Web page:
However, even subtracting LA County, California’s average daily cases ticked up 5.5% on Thursday alone. Altogether, the new cases Thursday resulted in a 15.1% increase to the seven-day average of new cases in 24 hours, raising it to about 3,630 per day — its highest point since Sept. 9.

In the Bay Area, the daily average of cases remained about flat from the day before but has increased about 10.5% since this time last week. In Alameda County, the cumulative case count crossed 23,000 Thursday, and in San Francisco, it reached 12,000. Each locale has reported more cases in the past week than the previous one. In San Francisco, the daily average is up 17.9% from a week ago to about 35 cases per day, while in Alameda County, it has increased 46% in that time to about 90 per day.

CalMatters, October 23, 2020
As Covid-19 cases surge alarmingly around the nation, California is in its own zone. And it’s a better place than it was. Fourteen states, including Kansas and North Dakota, recently set records for the number of patients needing to be hospitalized, but California’s hospitalizations have declined. So, too, have the state’s daily confirmed new case counts, dropping from July and August peaks of more than 12,000 to a 14-day rolling average of 3,280 as of Oct. 21. 

California “holds a lesson for all of us,” Dr. Ashish Jha, dean of the Brown University School of Public Health, recently tweeted, praising “strong leadership” from Gov. Newsom and the state’s health and human services chief, Dr. Mark Ghaly. Jha credited the state’s “huge boost” in testing and county-by-county “micro-targeting” as “smart policies” that have helped control the virus. California has averaged nearly 124,000 Covid-19 tests each day for the past two weeks.

Mercury News, October 22, 2020
Unemployment claims in California fell to their lowest levels since coronavirus-linked business shutdowns began in March, a Thursday report showed, marking a key milestone on the recovery path for the state’s feeble job market.

California workers filed 158,900 first-time unemployment claims last week, down about 17,200 from the prior week, the U.S. Labor Department reported Thursday. The decline comes as business shutdowns ease, and the employment picture could further improve in coming weeks.
Still, even with the decline in claims, California faces slow job growth, lagging the nation in recovering jobs lost during the pandemic. In September, the unemployment rate was 11% in California, far higher than the U.S. jobless rate of 7.9%.

LA Times, October 22, 2020
The Covid-19 pandemic has taken a big toll on California’s creative economy, causing the loss of an estimated 284,000 jobs in fashion, entertainment, digital media and arts institutions, according to a new report. Counting indirect job losses as well, the state shed an estimated 678,000 positions from February through August, independent research firm Beacon Economics concluded in a study for the Otis College of Art and Design. The job declines cost an estimated $58.4 billion in lost labor income and shrank the state’s total economic output by $160.7 billion during the 6-month period, the Otis report said.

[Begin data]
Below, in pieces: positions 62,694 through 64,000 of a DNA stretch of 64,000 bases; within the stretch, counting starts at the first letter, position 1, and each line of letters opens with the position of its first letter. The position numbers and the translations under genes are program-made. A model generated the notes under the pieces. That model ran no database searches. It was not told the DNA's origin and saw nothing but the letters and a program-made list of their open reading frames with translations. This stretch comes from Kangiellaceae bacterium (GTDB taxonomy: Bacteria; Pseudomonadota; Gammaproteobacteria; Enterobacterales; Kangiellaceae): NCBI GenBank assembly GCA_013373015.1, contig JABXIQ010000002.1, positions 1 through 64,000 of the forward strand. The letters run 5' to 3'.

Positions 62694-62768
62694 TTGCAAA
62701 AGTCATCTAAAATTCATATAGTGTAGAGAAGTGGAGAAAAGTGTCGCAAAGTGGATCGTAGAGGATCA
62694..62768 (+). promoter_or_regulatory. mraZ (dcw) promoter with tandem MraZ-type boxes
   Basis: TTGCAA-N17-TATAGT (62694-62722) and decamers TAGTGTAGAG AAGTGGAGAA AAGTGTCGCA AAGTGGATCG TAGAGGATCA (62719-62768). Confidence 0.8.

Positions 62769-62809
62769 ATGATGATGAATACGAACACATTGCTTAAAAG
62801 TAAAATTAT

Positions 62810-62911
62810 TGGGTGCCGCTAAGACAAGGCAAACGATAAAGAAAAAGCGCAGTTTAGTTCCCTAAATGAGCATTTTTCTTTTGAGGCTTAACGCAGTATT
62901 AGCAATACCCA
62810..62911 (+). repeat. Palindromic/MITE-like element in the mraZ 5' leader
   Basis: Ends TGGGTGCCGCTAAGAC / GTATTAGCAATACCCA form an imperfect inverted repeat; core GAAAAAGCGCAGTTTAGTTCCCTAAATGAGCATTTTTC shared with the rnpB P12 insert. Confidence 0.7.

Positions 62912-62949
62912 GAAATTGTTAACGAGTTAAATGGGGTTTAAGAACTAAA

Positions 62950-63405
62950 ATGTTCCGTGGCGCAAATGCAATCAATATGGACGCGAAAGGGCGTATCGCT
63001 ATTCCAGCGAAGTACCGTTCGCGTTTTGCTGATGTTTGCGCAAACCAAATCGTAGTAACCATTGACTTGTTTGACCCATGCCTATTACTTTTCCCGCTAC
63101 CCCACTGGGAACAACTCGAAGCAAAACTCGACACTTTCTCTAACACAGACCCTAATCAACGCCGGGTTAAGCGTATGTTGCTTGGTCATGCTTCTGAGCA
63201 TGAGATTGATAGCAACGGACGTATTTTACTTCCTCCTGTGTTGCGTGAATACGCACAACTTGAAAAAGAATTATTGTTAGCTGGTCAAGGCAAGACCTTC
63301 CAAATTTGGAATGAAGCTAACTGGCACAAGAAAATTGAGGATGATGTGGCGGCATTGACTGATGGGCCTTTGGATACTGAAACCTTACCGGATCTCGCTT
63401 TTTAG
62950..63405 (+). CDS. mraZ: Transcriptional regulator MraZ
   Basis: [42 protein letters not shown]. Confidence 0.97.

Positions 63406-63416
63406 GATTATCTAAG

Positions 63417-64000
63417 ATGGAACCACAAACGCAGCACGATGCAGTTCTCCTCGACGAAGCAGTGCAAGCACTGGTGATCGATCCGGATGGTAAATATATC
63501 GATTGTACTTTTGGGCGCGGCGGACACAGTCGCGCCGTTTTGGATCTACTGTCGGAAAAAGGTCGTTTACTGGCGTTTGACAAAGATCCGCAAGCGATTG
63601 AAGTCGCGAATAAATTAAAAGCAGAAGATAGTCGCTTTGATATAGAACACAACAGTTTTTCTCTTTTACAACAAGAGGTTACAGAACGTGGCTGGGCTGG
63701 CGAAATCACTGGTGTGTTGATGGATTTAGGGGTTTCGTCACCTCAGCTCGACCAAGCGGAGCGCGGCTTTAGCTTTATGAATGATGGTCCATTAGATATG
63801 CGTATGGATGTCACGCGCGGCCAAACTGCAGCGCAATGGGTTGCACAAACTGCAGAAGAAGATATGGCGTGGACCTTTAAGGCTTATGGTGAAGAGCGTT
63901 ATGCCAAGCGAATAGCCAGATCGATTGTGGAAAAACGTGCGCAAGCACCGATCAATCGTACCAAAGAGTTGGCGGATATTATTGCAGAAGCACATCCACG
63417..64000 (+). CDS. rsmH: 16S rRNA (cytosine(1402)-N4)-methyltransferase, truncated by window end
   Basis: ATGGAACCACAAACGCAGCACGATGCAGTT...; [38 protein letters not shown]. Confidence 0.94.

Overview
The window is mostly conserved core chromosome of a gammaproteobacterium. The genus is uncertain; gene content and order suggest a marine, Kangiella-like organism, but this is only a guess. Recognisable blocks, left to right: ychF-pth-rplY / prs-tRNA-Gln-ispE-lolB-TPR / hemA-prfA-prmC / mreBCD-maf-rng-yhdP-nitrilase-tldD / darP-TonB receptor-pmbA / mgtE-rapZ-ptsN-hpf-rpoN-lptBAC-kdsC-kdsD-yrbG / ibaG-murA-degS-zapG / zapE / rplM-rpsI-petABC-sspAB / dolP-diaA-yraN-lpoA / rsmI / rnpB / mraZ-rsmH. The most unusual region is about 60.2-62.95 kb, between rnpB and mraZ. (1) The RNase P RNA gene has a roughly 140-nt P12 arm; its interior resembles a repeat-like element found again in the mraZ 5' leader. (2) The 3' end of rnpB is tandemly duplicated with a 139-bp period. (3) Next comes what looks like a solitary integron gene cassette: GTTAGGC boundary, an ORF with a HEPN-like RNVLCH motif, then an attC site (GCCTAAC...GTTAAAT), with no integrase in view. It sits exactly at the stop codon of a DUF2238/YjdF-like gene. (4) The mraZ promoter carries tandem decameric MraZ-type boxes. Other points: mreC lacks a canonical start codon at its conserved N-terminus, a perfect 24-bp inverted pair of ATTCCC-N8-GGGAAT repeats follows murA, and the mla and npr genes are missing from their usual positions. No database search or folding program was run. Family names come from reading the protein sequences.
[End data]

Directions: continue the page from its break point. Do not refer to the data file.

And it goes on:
LA Times, October 22, 2020
An evangelical megachurch in Los Angeles that has defied L.A. County public health orders and held indoor worship services for the last several weeks has been struck with an outbreak of the coronavirus, public health officials confirmed Thursday. Grace Community Church in Sun Valley has seen three confirmed cases, according to the Los Angeles County Department of Public Health. Officials are investigating the outbreak and said they will work closely with the church to help limit transmission of the coronavirus in the church, which has an estimated attendance of 7,000. 

LA Times, October 22, 2020
Officials in Yolo County are taking California’s coronavirus restrictions a step further by placing a hard limit on socially distant gatherings. A new health order issued Wednesday said celebrations and get-togethers must be capped at 16 people.

Yolo County, which is primarily rural but includes the university town of Davis and parts of Greater Sacramento, enacted the new rules in an effort to avoid sliding back into the purple tier of the state’s color-coded reopening system, which indicates the highest widespread risk of local infection. It has been in the red tier, the second-most restrictive coronavirus category, since Sept. 29.

Orange County Register, October 22, 2020
The pandemic’s shuttering of Disneyland has cost the Southern California economy $3 billion already and will cost it another $2 billion through March 2021 if the theme park remains closed, according to a Cal State Fullerton forecast. Anil Puri, director of the university’s Woods Center for Economic Analysis and Forecasting, says the school’s economists made those estimates based on work sponsored by Disneyland a year ago.

Disneyland and the California theme park industry are in a heated battle with Gov. Newsom over how and when the attractions, closed since spring, can reopen. New health guidelines issued Tuesday suggest most park reopenings won’t occur until next year — if not next summer.